Background: Since the outbreak of coronavirus disease 2019 (COVID-19), human mobility restriction measures have raised controversies, partly because of the inconsistent findings. An empirical study is promptly needed to reliably assess the causal effects of the mobility restriction. The purpose of this study was to quantify the causal effects of human mobility restriction on the spread of COVID-19.
Methods: Our study applied the difference-in-difference (DID) model to assess the declines of population mobility at the city level, and used the log-log regression model to examine the effects of population mobility declines on the disease spread measured by cumulative or new cases of COVID-19 over time after adjusting for confounders.
Results: The DID model showed that a continual expansion of the relative declines over time in 2020. After 4 weeks, population mobility declined by -54.81% (interquartile range, -65.50% to -43.56%). The accrued population mobility declines were associated with the significant reduction of cumulative COVID-19 cases throughout 6 weeks (ie, 1% decline of population mobility was associated with 0.72% [95% CI: 0.50%-0.93%] reduction of cumulative cases for 1 week, 1.42% 2 weeks, 1.69% 3 weeks, 1.72% 4 weeks, 1.64% 5 weeks, and 1.52% 6 weeks). The impact on the weekly new cases seemed greater in the first 4 weeks but faded thereafter. The effects on cumulative cases differed by cities of different population sizes, with greater effects seen in larger cities.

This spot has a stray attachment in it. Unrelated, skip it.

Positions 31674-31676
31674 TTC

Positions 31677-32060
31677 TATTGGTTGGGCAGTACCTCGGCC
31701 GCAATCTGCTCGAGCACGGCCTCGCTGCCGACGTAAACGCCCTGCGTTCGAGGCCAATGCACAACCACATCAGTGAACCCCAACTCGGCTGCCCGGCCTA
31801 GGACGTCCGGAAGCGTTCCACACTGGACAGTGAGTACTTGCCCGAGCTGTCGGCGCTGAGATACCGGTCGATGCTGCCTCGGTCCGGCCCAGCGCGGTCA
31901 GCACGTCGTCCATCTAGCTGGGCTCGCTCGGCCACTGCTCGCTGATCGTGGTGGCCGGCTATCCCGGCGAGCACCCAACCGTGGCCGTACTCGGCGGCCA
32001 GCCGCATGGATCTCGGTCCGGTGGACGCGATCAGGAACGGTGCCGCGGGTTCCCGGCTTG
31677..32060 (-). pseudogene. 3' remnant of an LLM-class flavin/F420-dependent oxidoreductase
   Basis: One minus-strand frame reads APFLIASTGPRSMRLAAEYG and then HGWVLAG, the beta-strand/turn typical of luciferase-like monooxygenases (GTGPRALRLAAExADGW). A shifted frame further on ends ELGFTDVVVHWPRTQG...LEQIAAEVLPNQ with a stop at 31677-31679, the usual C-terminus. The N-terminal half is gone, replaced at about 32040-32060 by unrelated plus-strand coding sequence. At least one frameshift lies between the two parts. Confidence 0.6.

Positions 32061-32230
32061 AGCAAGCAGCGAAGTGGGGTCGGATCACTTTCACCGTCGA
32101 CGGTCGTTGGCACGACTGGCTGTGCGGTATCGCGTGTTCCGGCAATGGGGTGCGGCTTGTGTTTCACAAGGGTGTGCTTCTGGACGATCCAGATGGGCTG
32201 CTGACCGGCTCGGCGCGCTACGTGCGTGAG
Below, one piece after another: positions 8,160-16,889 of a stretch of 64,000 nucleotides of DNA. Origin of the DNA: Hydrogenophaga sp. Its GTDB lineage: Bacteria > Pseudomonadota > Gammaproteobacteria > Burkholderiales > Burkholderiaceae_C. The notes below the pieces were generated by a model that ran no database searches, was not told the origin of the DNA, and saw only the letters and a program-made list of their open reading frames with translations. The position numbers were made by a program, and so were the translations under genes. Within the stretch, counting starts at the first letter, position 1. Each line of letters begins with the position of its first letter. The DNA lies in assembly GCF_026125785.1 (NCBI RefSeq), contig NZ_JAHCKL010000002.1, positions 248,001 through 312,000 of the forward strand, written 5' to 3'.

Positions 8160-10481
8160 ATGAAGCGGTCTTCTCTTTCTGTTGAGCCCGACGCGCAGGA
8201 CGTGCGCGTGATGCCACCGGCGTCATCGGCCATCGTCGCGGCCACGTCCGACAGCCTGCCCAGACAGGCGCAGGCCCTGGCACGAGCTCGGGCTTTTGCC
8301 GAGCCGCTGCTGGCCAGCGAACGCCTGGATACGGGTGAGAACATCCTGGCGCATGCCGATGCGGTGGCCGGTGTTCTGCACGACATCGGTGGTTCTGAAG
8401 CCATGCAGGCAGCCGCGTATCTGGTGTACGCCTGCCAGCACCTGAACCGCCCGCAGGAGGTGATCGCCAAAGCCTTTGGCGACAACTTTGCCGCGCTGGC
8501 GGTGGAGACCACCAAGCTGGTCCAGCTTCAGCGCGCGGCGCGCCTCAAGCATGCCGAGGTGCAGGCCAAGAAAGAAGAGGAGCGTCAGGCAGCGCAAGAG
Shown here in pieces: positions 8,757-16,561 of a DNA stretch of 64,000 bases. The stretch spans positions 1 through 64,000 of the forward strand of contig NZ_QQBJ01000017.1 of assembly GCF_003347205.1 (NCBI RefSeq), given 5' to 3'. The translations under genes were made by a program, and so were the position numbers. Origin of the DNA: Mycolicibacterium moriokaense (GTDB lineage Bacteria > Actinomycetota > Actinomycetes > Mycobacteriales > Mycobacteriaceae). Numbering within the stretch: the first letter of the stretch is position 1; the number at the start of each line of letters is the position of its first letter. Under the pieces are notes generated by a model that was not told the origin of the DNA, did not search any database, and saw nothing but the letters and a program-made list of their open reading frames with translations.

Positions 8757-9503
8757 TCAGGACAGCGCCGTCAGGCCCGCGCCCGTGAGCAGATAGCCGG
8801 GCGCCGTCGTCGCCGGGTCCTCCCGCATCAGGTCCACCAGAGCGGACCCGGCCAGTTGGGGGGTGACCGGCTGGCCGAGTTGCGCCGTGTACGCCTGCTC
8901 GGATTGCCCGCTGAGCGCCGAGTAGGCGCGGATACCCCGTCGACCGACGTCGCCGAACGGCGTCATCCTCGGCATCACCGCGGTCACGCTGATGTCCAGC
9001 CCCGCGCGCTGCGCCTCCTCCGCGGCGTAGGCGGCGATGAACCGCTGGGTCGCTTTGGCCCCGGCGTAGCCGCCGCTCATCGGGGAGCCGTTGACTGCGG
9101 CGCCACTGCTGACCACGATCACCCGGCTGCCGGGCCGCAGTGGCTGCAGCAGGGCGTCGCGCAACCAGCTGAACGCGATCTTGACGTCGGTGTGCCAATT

Conclusions: Persistent population mobility restrictions are well deserved. Implementation of mobility restrictions in major cities with large population sizes may be even more important.
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